According to the State of Climate 2021 report from the American Meteorological Society, hurricanes and storms are far more frequent than in years past. In the Eastern North Pacific, there were 19 high impact storms and eight hurricanes in one year. Similarly, the Atlantic witnessed 21 storms, including seven hurricanes. This was the third highest number of named storms on record across the Atlantic.
The trending rise and increased frequency of hurricanes is not the only problem, though. Extreme heat waves are also causing drought and wildfires around the globe. A staggering 7.1 million acres of U.S. land burned in 2021. From more frequent and severe storms to the extreme heat ravaging much of the world, the climate is changing across the globe and weather patterns are shifting at a fast pace.
Now, more than ever, communities are seeking innovative approaches to modernize their municipal operations to better monitor energy and natural resource consumption.
Climate Change Brings Community Vulnerability Over Water Supply
The Pacific Islands typically rely on rain collection as a main water source. This is increasingly the case as rises in sea water levels impact ground water sources. Rain water is captured in tanks and reservoirs for populations living on each island. This water supply is critical for survival, especially in the event of a drought.
However, the remote location of many of the islands makes it difficult to provide emergency water supplies during water shortages. Should an island run out of water, it likely needs to wait for its government to bring relief water supply traveling by ship. It may take several weeks for water to be transported and brought to the communities in need.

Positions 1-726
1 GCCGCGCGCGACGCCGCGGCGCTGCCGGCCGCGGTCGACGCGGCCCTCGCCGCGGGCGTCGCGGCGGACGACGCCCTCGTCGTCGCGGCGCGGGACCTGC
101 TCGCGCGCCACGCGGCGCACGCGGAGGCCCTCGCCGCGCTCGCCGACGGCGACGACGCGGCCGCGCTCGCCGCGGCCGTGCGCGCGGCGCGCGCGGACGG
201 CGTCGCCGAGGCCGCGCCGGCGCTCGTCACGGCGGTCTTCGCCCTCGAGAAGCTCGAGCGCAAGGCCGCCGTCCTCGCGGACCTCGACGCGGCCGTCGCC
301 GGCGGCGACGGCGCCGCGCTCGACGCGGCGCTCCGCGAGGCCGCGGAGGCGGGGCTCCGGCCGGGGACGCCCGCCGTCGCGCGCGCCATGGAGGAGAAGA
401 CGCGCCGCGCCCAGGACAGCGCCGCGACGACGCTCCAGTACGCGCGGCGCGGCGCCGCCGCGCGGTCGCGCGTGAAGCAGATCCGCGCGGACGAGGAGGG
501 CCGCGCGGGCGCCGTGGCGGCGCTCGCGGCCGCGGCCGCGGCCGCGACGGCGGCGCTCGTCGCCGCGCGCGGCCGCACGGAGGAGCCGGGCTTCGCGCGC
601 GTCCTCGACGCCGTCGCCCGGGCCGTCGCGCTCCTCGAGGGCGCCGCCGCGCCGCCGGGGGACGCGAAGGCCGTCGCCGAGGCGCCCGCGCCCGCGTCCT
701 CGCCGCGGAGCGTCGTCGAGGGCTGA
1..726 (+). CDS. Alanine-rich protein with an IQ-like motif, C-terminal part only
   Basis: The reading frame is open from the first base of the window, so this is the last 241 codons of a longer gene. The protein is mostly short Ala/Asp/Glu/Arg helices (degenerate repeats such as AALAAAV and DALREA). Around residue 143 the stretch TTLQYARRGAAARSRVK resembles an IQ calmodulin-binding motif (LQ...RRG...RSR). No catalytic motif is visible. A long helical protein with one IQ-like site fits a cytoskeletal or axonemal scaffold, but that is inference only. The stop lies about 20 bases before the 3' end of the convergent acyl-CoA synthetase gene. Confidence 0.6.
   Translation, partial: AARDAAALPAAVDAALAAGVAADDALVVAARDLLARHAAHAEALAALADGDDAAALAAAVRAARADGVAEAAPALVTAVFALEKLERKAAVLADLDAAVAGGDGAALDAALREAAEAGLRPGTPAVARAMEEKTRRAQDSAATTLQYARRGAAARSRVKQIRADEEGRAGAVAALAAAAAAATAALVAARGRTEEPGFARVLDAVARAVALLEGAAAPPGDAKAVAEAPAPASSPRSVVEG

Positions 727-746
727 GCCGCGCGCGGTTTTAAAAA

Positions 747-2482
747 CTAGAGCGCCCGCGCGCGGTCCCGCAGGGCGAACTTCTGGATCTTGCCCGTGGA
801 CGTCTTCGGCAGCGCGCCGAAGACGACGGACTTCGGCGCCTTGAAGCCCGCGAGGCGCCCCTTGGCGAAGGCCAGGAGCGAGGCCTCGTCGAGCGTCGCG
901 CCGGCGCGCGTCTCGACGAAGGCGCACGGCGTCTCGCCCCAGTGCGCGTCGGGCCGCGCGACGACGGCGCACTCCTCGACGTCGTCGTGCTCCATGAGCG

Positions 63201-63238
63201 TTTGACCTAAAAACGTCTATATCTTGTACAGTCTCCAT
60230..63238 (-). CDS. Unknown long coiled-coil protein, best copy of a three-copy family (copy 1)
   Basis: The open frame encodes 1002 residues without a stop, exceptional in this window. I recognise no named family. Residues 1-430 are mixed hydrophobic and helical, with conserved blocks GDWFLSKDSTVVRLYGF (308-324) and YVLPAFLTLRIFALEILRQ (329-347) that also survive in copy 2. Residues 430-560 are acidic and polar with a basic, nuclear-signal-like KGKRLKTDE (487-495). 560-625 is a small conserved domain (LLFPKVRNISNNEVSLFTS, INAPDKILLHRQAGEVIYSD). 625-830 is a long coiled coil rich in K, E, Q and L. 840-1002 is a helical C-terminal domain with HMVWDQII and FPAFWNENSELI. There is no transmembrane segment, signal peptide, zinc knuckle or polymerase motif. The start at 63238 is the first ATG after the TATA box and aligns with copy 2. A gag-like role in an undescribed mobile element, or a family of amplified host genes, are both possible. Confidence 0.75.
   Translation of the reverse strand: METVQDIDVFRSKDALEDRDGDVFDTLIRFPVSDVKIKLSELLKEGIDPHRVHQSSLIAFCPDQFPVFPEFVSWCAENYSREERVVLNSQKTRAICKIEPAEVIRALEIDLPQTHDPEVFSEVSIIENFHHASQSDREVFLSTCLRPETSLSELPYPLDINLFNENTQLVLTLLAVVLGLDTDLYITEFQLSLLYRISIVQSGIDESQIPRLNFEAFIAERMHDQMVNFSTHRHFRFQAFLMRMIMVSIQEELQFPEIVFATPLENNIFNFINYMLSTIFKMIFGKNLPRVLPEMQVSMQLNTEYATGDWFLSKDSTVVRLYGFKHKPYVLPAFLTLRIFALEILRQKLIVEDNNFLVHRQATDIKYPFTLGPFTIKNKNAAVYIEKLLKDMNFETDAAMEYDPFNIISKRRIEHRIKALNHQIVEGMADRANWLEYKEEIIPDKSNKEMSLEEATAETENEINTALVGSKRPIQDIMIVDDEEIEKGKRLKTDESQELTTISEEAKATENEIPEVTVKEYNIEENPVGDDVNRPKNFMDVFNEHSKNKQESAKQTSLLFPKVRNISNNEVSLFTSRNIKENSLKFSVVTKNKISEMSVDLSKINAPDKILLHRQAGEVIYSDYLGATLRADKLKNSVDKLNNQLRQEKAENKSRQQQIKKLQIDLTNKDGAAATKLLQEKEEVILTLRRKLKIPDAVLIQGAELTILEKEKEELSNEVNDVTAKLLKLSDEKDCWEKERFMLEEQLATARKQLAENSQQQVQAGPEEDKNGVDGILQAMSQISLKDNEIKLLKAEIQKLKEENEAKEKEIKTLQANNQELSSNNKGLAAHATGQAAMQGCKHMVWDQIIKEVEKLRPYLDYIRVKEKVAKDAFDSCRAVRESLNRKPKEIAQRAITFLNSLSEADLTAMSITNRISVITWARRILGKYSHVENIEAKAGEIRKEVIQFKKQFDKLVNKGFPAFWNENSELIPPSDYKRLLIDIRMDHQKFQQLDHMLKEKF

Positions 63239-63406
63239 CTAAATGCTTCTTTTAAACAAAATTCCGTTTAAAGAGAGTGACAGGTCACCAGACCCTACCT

Each year, the risk of water shortage on the islands increases due to climate change. The challenge is to not only respond quickly to a water crisis, but to prevent one all-together. With this in mind, developing a predictive solution for water management is critical in keeping the communities of these island nations safe and healthy. Keeping track of how much water is available and planning responses well in advance of a drought is vital to both near and long- term survival of the inhabitants.
Innovative smart water monitoring infrastructure, comprised of sensors and gateways using long-range, low power IoT-enabled devices, are making a significant impact. These sensors run on Low Power, Wide Area Networks (LPWAN) that deliver massive amounts of small data sets across a long range. Leveraging the data gleaned, governments and utility providers can proactively and efficiently collect data to streamline operations, manage costs and appropriately allocate resources.
IoT Ventures + Lacuna Space Bring Water Monitoring Systems to New Zealand and the South Pacific
IoT Ventures’ sensors are using Semtech’s LoRa® devices to monitor rain and water tank levels as well as analyze water consumption. The rain and tank level data captured helps forecast water levels in remote New Zealand and South Pacific communities. The early notice on low water levels helps island officials proactively plan for potential water shortages among their communities.